Interactive effects of drought, elevated CO2 and warming on photosynthetic capacity and photosystem performance in temperate heath plants

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Increased temperature, atmospheric CO(2) and change in precipitation patterns affect plant physiological and ecosystem processes. In combination, the interactions between these effects result in complex responses that challenge our current understanding. In a multi-factorial field experiment with elevated CO(2) (CO2, FACE), nighttime warming (T) and periodic drought (D), we investigated photosynthetic capacity and PSII performance in the evergreen dwarf shrub Calluna vulgaris and the grass Deschampsia flexuosa in a temperate heath ecosystem. Photosynthetic capacity was evaluated using A/C(i) curves, leaf nitrogen content and chlorophyll-a fluorescence OJIP induction curves. The PSII performance was evaluated via the total performance index PI(total), which integrates the function of antenna, reaction centers, electron transport and end-acceptor reduction according to the OJIP-test. The PSII performance was negatively influenced by high air temperature, low soil water content and high irradiance dose. The experimental treatments of elevated CO(2) and prolonged drought generally down-regulated J(max), V(cmax) and PI(total). Recovery from these depressions was found in the evergreen shrub after rewetting, while post-rewetting up-regulation of these parameters was observed in the grass. Warming effects acted indirectly to improve early season J(max), V(cmax) and PI(total). The responses in the multi-factorial experimental manipulations demonstrated complex interactive effects of T×CO2, D×CO2 and T×D×CO2 on photosynthetic capacity and PSII performance. The impact on the O-J, J-I and I-P phases which determine the response of PI(total) are discussed. The single factor effects on PSII performance and their interactions could be explained by parallel adjustments of V(cmax), J(max) and leaf nitrogen in combination. Despite the highly variable natural environment, the OJIP-test was very robust in detecting the impacts of T, D, CO2 and their interactions. This study demonstrates that future climate will affect fundamental plant physiological processes in a way that is not predictable from single factor treatments. The interaction effects that were observed depended upon both the growth strategy of the species considered, and their ability to adjust during drought and rewetting periods.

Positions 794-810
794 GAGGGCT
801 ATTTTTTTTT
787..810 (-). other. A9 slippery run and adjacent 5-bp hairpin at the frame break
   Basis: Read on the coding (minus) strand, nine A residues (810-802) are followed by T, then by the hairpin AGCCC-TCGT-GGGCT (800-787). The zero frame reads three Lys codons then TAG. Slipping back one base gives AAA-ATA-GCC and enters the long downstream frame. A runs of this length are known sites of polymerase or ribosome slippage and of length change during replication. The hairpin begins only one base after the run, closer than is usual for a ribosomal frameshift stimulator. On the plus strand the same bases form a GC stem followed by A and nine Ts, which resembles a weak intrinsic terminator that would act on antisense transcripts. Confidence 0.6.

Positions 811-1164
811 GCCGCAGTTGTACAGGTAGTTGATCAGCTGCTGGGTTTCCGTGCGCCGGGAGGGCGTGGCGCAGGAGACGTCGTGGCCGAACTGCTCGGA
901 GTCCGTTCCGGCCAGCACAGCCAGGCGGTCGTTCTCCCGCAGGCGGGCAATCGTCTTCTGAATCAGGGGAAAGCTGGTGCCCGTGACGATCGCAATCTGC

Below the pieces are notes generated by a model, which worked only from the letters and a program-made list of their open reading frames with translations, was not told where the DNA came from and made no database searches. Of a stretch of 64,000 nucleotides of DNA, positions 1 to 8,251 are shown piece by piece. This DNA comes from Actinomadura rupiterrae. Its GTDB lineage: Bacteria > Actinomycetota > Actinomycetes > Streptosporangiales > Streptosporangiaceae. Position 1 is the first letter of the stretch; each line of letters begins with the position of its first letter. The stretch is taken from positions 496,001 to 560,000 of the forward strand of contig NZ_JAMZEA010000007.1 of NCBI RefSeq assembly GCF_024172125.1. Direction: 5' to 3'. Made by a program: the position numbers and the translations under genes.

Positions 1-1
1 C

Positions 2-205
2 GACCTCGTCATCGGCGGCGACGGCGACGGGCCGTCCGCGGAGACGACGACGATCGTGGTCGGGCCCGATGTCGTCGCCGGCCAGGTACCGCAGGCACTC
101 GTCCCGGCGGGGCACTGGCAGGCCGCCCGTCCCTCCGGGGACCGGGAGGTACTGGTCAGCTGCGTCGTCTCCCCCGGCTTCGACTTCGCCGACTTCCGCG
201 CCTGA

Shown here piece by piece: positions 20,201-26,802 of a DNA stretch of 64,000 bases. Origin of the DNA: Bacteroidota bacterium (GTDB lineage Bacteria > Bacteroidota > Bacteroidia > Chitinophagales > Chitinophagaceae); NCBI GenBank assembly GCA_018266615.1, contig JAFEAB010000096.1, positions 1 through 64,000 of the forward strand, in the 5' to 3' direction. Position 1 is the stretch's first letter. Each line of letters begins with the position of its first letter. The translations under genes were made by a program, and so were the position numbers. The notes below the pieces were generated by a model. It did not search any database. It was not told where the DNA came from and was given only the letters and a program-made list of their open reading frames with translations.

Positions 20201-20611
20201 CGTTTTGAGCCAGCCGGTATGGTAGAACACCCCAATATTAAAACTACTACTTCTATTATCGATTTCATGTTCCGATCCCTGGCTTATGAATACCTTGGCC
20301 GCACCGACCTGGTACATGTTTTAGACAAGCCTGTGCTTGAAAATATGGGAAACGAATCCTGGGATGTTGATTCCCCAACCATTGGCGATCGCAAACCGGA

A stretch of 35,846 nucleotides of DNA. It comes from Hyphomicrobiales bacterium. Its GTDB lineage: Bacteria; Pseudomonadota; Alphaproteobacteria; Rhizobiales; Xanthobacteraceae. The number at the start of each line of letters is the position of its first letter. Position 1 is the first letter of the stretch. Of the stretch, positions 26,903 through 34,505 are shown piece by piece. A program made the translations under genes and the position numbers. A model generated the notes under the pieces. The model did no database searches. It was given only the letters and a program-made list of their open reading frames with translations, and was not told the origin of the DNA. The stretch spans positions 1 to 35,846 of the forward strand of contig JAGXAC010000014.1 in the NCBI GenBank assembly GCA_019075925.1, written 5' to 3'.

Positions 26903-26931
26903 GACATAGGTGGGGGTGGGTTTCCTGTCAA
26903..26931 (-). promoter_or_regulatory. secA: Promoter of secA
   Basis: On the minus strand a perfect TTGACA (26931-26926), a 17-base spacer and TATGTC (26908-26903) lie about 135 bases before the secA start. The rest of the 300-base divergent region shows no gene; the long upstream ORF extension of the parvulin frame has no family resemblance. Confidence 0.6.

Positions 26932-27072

TidsskriftJournal of Plant Physiology
Udgave nummer13
Sider (fra-til)1550-61
Antal sider12
StatusUdgivet - 2011

ID: 36062759